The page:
‘Asteroid City’: Wes Anderson’s icy, affected style infects a parade of A-listers

Tom Hanks, Scarlett Johansson, Steve Carell and other big stars adapt deadpan tones in a movie that keeps its distance.

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Scarlett Johansson plays a movie star and mom of a teenage daughter (Grace Edwards) in “Asteroid City.”

Focus Features

Wes Anderson’s highly stylized, enormously self-pleased, mid-20th century rococo set piece “Asteroid City” contains so many classic Anderson touches that it feels like the kind of movie that characters from other Wes Anderson movies would really enjoy.

No doubt some Anderson aficionados will find the play-within-a-TV-program-within-a-movie presentation to be utterly delightful. For me, it was just too much ado about nothing. As much as I’ve admired so many of Anderson’s exquisitely constructed films, from “Bottle Rocket” to “Rushmore” to “Moonrise Kingdom” to “The French Dispatch,” this particular entry in the Anderson Universe ultimately turns into a star-studded fizzle. It’s a little too precious, a little too look at me, a little too chilly.

There are so many Wes-ian constructs at play here, so many deliberate attempts to keep us at a distance, it’s as if we’re standing on a sidewalk in the rain, looking through a thick window at a painting hanging on a distant wall. We’re too busy thinking about what we’re seeing to feel much of anything at all.

‘Asteroid City’

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Focus Features presents a film written and directed by Wes Anderson. Rated PG-13 (for brief graphic nudity, smoking and some suggestive material). Running time: 105 minutes. Opens Thursday at local theaters.

“Asteroid City” kicks off with a black-and-white, Academy-ratio scene with Bryan Cranston as the host of a “Playhouse 90”-type, mid-1950s program about the making of a television play by the famed writer Conrad Earp (Edward Norton), to be directed by the pompous Schubert Green (Adrien Brody). We’ll occasionally revisit that tableau from time to time, but the main story is a dramatization of that play, set in the fictional town of Asteroid City, population 87 — a desert outpost popping with garishly bright colors and some obviously phony background elements. It’s as if a Saturday morning cartoon has been turned into live action, but still feels animated.

With Anderson engaging in his signature whip-pans, we see that Asteroid City consists of a meteorite crater that serves as a tourist attraction; a one-pump gas station; a highway ramp that was halted mid-construction and literally leads to nowhere; a classic, 1950s diner where the kids can drink strawberry milk, and a motor court hotel. (In the distance, there’s the occasional atomic-bomb test mushroom cloud, which doesn’t bother the locals in the least).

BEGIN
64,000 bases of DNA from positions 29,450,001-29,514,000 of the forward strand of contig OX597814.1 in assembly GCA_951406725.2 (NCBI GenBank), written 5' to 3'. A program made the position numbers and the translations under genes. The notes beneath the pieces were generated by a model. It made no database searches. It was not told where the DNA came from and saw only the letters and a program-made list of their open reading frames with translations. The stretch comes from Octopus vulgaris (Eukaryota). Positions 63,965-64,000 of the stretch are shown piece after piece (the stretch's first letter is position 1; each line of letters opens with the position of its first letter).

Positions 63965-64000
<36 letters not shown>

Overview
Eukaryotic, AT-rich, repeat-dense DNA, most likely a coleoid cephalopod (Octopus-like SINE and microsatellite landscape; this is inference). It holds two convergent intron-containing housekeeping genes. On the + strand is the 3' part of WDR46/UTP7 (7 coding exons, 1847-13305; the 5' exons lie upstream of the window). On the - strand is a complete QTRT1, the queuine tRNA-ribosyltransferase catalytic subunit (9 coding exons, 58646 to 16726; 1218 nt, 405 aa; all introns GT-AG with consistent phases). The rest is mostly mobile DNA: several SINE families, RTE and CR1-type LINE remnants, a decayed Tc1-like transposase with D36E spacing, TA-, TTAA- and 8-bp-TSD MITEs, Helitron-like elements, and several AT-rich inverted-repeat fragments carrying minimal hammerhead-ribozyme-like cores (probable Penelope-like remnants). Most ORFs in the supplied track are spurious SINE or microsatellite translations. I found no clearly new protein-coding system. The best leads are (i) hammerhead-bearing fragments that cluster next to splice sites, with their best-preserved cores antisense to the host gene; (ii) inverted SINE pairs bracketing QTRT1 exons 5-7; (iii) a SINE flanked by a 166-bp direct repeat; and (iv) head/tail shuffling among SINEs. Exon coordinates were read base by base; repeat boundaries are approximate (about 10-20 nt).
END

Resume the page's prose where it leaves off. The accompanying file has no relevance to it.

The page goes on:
A ridiculous roster of A-list stars shows up to play the various quirky, emotionally disengaged characters, most of whom are in town for a series of “Asteroid Day” celebrations, including a ceremony honoring five young “brainiacs” who have created remarkable scientific breakthroughs, e.g., a device that can project the American flag (or an advertising logo) onto the moon. (The visuals in “Asteroid City” are admittedly always a treat.)

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In a split screen, Augie (Jason Schwartzman, left) talks to Stanley (Tom Hanks), the father-in-law who despises him.

Focus Features

And now, some wonderful actors who are clearly having a lot of fun playing deadpan oddballs. Ready? Jason Schwartzman’s Augie Steenbeck is a war photographer and recent widower who has a teenage son named Woodrow (Jake Ryan) and three little girls who think they’re witches. Tom Hanks’ Stanley Zak is Augie’s well-to-do father-in-law, who can’t stand Augie but is willing to take in the family for the sake of the children.

Scarlett Johansson’s Midge Campbell is a Marilyn Monroe-esque movie star who has a terrible history with men and a precocious teenage daughter (Grace Edwards). Maya Hawke is a young schoolteacher trying to keep a handle on a busload of kids on a field trip, Steve Carrell is the officious motel manager who is trying to sell useless plots of lands to his guests.

Matt Dillon is a philosophical local auto mechanic, Tilda Swinton is an uber-nerd scientist, Jeffrey Wright is a speechifying general hosting the stargazer convention, and that’s just a partial list of the A-listers populating the story.

Nearly everyone speaks in a clipped, stage-y, emotionally unaffected tone. A number of major characters in “Asteroid City” are dealing with grief and loss, yet they have almost robotic ways of coping with that.

After an admittedly hilarious stop-motion alien briefly drops in on the proceedings, Asteroid City is put under quarantine, but then let go because we’re running out of movie.

Meanwhile, back in the “real world” New York, Margot Robbie shows up as the actress who was to play Augie’s wife but was cut out of the final teleplay, and Willem Dafoe surfaces as the teacher in an Actors’ Studio-style class, where everyone chants, “You can’t wake up if you don’t fall asleep, you can’t wake up if you don’t fall asleep, you can’t wake up if you don’t fall asleep …”

Don’t tempt me.

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